Slow-slip resources

GNS Science has been involved in the study of slow-slip earthquakes for many years. 
See below some resources that help to explain the phenomena and how it is measured.

What do these slow-slip events mean for future large earthquakes? 
GeoNet
This is an important, but difficult question that our experts here at GNS Science, along with Victoria University have been working on answering. The slow-slip events (or silent earthquakes) cover a large area of the plate boundary underneath the North Island and have made calculating the likelihood of future large aftershocks trickier. More here >> 

Slow slip events
GNS Science
More than a dozen slow slip events (also known as "silent" earthquakes) have been recorded in New Zealand between 2002 and 2012. Scientists have only been able to detect them recently due to the advent of global positioning system (GPS) equipment which can detect sub-centimetre changes in land movements. More here >>

Welcome to the subduction zone: how the Kaikoura 7.8 shock created a ‘silent earthquake’ 500km away, off Gisborne
23/11/2016 - The Spinoff 
A slow slip event off the east coast of the North Island, with an estimated equivalent impact of a M6.9 quake, was detected this week. GNS Science geophysicist Laura Wallace explains this important new area of seismic research, and what’s up with the Hikurangi subduction zone. More here >>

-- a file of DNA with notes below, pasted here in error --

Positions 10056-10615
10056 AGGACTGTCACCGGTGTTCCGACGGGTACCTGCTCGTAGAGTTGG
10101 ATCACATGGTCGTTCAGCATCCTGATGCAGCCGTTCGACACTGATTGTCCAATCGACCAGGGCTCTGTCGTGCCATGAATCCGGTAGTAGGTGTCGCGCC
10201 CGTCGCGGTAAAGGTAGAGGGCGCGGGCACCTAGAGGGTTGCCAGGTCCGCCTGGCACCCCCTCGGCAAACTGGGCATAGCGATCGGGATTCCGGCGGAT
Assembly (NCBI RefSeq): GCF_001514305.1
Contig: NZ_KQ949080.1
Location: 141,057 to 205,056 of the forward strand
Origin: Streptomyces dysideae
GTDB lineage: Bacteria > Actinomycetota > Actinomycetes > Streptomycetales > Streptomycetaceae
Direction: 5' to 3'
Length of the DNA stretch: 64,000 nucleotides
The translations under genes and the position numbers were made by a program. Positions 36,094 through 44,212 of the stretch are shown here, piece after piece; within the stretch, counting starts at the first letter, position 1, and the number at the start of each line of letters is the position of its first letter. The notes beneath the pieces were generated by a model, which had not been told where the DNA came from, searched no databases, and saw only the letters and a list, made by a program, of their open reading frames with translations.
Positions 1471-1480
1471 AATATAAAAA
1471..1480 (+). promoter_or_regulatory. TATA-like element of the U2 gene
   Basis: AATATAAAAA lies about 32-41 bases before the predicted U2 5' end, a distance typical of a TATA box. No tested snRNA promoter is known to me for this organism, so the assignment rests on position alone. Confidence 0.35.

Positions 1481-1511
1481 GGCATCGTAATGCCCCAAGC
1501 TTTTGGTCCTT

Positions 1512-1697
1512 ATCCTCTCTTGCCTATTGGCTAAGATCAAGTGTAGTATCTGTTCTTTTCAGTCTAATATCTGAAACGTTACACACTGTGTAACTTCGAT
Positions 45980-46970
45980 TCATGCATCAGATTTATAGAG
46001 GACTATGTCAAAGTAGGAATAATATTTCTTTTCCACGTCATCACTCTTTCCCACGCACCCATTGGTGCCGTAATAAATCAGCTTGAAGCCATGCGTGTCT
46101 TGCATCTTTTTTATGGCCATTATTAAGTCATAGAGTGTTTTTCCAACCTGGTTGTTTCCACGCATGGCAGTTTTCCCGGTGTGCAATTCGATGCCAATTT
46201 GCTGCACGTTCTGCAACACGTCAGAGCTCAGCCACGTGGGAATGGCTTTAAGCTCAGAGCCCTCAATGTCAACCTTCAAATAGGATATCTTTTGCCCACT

Slow Earthquakes Are a Thing
30/08/2016 The Smithsonian
On March 11, 2011, a magnitude 9.0 earthquake shook Japan for nearly six minutes, triggering a tsunami and a nuclear disaster that collectively killed nearly 20,000 people. But beneath the surface, the tectonic plates off the eastern coast of Japan had quietly started shifting long before the shaking began. More here >>
 

New findings help in understanding offshore quake threat
- 06/05/2016,  Press Release, GNS Science
Scientists have found that slow-motion earthquakes or ‘slow-slip events’ can rupture the shallow portion of a fault that also moves in large, tsunami-generating earthquakes. The discovery was made by conducting the world’s first detailed investigation of centimetre-level seafloor movement during a slow-slip event at the Hikurangi subduction zone off the North Island’s east coast. More here >>

Quake instruments to be retrieved after 12 months on the seafloor
- 17/06/2015, Press Release, GNS Science
Scientists from the United States, Japan, and New Zealand will retrieve instruments from the seafloor near Poverty Bay over the next two weeks as part of a project to measure earthquake activity and movement of the seafloor where the Pacific Plate is being thrust under or 'subducted' beneath the eastern North Island. More here >>

Unlocking the secrets of slow-slip events
- 06/10/2011,  Press Release, GNS Science
A three-year science project to decipher the low frequency ‘chatter’ that occurs several kilometres underground during ‘slow earthquakes’ under Poverty Bay has won funding from the prestigious Marsden Fund. More here >>

Cross section of the North Island of New Zealand showing how the Australian and Pacific Plates meet. The slow-slip events (orange-yellow patches) are superimposed onto the cross-section. Bottom right Insert shows a map view of the slow-slip events.

Cross section of the North Island of New Zealand showing how the Australian and Pacific Plates meet. The slow-slip events (orange-yellow patches) are superimposed onto the cross-section. Bottom right Insert shows a map view of the slow-slip events. Graphic by Darren D'Cruz, GNS Science.